C401Ch12LN2 - Chapter 12: Chemical Kinetics, Part 2...

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Unformatted text preview: Chapter 12: Chemical Kinetics, Part 2 Zero-Order Reactions (or zeroth order) For a zero-order reaction , the rate is independent of the concentration of the reactant(s). (of course, there does have to be some reactant present in order for any rxn to occur) One example is the following rxn: As it is zero-order, the rate law is: But the rate is also equal to the change in a reactant over the change in time, so we may write: Rearranging we get: Integrating we get: Rearranging to get an equation of a line gives us this: A plot of [ A ] t versus t is a straight line with slope - k and intercept [ A ] 0 (sometimes called [A] i . Here are typical examples of zero-order graphs: Half-life , t 1/2 , is the time required for the concentration of a reactant to decrease to half its original value. That is, half life, t 1/2 , is the time required for [ A ] to reach 0.5[ A ] . Mathematically, First-Order Reactions For a first-order reaction , the rate doubles as the concentration of a reactant doubles. Therefore: Integrating: We get: Rearranging: An alternative form: A plot of ln[ A ] t versus t is a straight line with slope - k and intercept ln[ A ] . Note that in this equation we use the natural logarithm, ln (log to the base e ). Here are typical examples of graphs for 1st-order rxns: Problem (see handout): Half-Life for 1 st order rxns: Mathematically t 1/2 is: Note that the half-life of a first-order reaction is independent of the initial concentration of the reactant. Problem (see handout): Second-Order Reactions A second-order reaction is one whose rate depends on the reactant concentration to the second power or on the concentration of two reactants, each raised to the first power. power or on the concentration of two reactants, each raised to the first power....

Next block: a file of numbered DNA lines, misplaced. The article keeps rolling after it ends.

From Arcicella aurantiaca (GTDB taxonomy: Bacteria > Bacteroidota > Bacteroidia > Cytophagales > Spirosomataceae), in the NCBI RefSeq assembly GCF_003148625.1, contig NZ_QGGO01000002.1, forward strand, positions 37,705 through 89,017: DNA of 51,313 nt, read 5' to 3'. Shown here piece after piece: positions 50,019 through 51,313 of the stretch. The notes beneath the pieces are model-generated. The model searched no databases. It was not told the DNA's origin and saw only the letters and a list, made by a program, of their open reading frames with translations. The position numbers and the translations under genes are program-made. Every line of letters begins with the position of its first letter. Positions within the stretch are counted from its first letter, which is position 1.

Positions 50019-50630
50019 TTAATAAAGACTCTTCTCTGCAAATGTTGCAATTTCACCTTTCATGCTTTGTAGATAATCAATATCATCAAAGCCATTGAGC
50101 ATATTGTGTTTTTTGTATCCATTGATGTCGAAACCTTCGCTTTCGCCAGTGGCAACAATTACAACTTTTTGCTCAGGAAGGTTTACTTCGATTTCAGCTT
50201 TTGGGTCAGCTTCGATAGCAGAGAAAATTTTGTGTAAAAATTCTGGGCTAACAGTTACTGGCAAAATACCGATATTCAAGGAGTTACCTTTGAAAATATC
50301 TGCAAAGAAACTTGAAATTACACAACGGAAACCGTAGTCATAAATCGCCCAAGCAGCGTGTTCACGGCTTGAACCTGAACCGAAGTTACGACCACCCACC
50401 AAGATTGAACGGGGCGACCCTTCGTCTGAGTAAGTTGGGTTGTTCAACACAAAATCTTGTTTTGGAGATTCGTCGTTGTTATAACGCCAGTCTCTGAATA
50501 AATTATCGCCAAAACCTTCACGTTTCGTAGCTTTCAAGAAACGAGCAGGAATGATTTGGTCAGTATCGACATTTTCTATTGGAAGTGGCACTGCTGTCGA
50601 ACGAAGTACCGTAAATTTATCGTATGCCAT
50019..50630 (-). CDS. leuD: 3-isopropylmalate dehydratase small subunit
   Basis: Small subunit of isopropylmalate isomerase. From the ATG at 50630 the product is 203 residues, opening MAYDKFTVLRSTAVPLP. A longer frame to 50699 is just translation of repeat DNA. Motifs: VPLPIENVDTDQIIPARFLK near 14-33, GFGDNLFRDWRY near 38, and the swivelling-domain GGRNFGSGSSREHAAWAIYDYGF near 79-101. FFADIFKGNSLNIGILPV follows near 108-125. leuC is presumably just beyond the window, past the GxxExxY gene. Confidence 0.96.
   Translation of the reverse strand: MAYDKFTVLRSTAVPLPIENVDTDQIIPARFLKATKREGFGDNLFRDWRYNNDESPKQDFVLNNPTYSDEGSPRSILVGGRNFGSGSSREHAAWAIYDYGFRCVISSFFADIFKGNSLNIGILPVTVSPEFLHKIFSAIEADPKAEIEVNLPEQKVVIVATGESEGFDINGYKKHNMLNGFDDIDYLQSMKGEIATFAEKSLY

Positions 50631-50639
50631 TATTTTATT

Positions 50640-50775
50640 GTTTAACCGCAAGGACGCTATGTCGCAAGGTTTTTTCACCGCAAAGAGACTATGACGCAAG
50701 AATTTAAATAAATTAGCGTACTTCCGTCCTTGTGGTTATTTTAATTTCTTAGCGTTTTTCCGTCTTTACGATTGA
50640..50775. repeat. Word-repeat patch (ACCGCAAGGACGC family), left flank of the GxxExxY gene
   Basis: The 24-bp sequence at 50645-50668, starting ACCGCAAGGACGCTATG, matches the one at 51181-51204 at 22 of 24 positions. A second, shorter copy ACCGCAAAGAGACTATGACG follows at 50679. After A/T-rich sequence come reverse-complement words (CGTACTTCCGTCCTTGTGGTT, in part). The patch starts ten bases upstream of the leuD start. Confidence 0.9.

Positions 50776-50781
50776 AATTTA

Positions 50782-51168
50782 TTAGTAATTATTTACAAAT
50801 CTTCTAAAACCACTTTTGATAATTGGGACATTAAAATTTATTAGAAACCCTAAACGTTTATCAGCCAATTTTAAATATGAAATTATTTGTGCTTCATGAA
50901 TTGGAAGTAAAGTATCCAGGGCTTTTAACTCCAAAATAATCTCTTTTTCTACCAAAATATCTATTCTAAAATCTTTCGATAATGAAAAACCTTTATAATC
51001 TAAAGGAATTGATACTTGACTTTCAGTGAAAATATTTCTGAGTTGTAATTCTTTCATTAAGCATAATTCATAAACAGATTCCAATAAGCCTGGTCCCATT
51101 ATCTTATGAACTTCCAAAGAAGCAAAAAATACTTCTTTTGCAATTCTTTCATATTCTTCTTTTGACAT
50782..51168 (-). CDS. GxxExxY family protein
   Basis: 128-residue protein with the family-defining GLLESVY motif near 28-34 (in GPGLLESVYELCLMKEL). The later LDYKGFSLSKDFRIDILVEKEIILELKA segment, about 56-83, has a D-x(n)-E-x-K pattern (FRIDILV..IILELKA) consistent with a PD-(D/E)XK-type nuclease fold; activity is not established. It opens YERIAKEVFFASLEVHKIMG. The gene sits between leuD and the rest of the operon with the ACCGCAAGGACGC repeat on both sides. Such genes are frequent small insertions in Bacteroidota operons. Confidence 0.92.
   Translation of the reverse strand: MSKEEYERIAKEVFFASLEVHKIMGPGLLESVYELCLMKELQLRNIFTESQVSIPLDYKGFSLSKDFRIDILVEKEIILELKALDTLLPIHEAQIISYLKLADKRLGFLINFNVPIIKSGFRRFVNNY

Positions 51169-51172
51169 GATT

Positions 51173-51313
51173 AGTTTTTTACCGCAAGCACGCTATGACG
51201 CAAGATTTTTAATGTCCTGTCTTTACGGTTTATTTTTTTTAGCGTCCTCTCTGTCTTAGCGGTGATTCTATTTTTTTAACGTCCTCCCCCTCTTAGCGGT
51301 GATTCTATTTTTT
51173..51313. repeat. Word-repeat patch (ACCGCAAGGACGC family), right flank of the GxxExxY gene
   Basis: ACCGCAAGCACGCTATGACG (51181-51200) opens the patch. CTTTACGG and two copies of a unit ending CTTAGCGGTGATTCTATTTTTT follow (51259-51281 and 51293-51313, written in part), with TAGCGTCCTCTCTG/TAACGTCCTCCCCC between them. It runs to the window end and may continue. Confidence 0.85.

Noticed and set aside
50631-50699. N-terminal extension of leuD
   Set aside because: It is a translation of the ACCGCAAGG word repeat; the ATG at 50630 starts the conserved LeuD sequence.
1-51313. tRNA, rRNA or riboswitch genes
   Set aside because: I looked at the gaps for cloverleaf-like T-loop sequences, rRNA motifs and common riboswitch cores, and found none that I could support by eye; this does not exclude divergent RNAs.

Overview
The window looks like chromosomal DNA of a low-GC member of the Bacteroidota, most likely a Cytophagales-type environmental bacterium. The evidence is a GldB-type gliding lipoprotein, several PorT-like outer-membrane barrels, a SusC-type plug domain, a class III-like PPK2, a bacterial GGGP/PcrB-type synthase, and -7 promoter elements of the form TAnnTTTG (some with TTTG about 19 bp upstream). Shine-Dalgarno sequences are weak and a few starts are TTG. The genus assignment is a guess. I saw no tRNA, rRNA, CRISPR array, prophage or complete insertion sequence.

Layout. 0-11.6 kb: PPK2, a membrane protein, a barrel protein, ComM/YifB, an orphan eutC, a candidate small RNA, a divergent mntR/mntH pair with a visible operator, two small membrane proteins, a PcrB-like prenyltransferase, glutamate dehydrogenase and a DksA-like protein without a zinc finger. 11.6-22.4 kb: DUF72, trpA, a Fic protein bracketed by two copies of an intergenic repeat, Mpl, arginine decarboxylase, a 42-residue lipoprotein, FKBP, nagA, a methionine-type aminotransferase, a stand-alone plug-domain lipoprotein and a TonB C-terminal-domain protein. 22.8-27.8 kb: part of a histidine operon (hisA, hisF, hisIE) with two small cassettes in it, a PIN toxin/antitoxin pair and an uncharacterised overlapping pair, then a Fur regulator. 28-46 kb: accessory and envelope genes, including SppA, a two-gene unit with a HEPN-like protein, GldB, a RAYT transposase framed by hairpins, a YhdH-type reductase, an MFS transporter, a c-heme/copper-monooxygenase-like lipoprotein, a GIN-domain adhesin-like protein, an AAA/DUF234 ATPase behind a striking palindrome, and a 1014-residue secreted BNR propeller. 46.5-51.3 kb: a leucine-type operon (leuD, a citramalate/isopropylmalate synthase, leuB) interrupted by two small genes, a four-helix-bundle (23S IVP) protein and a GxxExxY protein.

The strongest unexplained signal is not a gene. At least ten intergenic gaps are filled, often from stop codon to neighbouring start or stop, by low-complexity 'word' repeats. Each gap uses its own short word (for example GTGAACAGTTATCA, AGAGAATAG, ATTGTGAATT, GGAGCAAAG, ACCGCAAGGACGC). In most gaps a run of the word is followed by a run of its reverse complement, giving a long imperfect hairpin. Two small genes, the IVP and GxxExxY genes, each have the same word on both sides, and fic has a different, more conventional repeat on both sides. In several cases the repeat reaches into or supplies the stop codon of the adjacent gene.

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C401Ch12LN2 - Chapter 12: Chemical Kinetics, Part 2...

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